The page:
Photo by Eduardo Villatoro
Isla Vista’s many parks, located every couple blocks, provide an escape from the bustling life surrounding them.
“I think the parks are really an important part of the community, because we’re so dense,” said Rodney Gould, general manager of Isla Vista Recreation and Park District, who also explained that 24 parks were constructed in the aftermath of Isla Vista’s tumultuous activity in the 1970s.
Today, the Isla Vista Recreation and Park District continues to oversee and maintain the parks, as well as other community efforts, such as graffiti abatement and Adopt-a-Block, a community garbage cleanup program.
“The park district does more than just maintain parks. We’re really the only public agency in Isla Vista, so we just kind of take [other community efforts] on as community service,” Gould said.
The parks range in size and function, from small bluff-top lookouts like Window-to-the-Sea, to neighborhood parks like Trigo-Pasado and natural open spaces that contain vernal pools.
Each park offers unique facilities. Sea Lookout Park, better known by its colloquial name, Dog Shit Park, gets its strange nickname from its past history. Though it was an empty lot throughout the ‘70s and ‘80s and once deserving of its name, the area is now a well-maintained park on the 6800 block of Del Playa, and offers a large volleyball court and a plaque commemorating the Isla Vista Tree—a huge cypress that once stood as a symbol of the community’s fight for self-governance.
Little Acorn Park (next to Bagel Café) offers large grassy areas, a Bocce ball court, benches and a memorial to the 2001 Isla Vista Massacre, during which a student drove purposefully down the 65 block of Sabado, killing four and injuring a fifth. Trigo-Pasado Park is the only park with a rock-wall; it has an 11-foot climbing boulder for community use. Greek Park, on the corner of Embarcadero del Norte and Segovia, contains a concrete gathering area and is home to the many fraternity and sorority events, such as fundraisers and volleyball tournaments.
While the parks do offer pleasant open spaces, some students hope for improvements. “I think the parks are nice when they are used. But they’re often not used by the students, because they’re a little dirty,” said Marie Stassinopolous, a second-year sociology major. “Cleanliness could be improved; that would be nice.”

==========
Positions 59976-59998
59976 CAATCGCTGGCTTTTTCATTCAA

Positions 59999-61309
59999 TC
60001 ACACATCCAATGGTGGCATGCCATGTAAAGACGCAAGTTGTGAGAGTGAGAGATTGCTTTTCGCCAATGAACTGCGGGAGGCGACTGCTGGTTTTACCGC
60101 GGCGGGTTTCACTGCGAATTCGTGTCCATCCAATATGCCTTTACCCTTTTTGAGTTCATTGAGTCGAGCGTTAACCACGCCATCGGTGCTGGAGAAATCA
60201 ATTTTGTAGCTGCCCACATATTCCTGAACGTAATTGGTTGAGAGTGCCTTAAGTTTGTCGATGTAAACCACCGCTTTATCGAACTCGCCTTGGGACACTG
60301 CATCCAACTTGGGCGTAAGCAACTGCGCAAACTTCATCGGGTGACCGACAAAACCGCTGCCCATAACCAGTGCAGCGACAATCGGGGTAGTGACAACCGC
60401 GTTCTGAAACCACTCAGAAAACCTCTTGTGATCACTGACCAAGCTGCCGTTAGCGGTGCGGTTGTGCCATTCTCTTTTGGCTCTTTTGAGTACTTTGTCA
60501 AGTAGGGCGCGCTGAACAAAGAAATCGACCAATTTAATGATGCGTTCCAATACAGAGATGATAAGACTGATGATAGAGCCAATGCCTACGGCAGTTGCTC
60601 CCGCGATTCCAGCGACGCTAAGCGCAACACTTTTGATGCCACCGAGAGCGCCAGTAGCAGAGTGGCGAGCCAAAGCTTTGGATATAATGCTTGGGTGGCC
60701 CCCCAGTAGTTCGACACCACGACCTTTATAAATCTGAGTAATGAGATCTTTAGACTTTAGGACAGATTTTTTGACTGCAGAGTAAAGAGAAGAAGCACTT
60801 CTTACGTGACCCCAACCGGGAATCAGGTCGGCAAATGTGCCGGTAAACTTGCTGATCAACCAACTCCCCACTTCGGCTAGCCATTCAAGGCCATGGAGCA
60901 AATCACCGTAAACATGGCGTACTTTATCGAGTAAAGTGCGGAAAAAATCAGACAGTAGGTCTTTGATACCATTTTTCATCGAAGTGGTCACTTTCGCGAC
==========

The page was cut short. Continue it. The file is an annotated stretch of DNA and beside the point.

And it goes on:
Michonne Behin, a second-year biology major, added that the current state of the parks doesn’t encourage visitors, saying that, “It seems just like the homeless people make use of it, but I mean the parks do have potential for more recreational things. But right now, that’s all I see.”
Gould agreed that the parks have room for improvement; in particular, Anisq’Oyo’ could be bettered.
“One of my goals is to get Anisq’Oyo’—to me that should be the gem of the entire district. It’s not at this point in time, but that’s very high on my list,” Gould said.
Anisq’Oyo’ Park, in the heart of downtown Isla Vista, features a pond, children’s playground equipment and an outdoor amphitheater. Because of its amphitheater, public restrooms and electrical outlets, Anisq’Oyo’ is a favorite location for outdoor events, such as Earth Day during spring quarter.
Other students believe the real purpose of the parks is for the families that live in Isla Vista. “It’s more for the families that live here, the kids, to give them somewhere to hang out, because anywhere that’s not the park is pretty much affected by alcohol and stuff like that. I guess it’s like the last safe haven they have,” said Bryant Sun, fourth-year economics and accounting major. Children’s Park, on the corner of Picasso and Abrego, caters specifically to families and children, featuring a handball court, playground and covered gazebo where the Children’s Park Recreation Program meets. Located in an area densely populated by families, Children’s Park provides an outdoor space for group events and family gatherings, though much of the playground could use improvement, according to Sun.
The parks provide a unique bit of nature and open space to the otherwise densely populated area of Isla Vista, and without them, the area would be without any community space. Whatever their condition or use, the parks are a pleasant addition to the ocean-side landscape.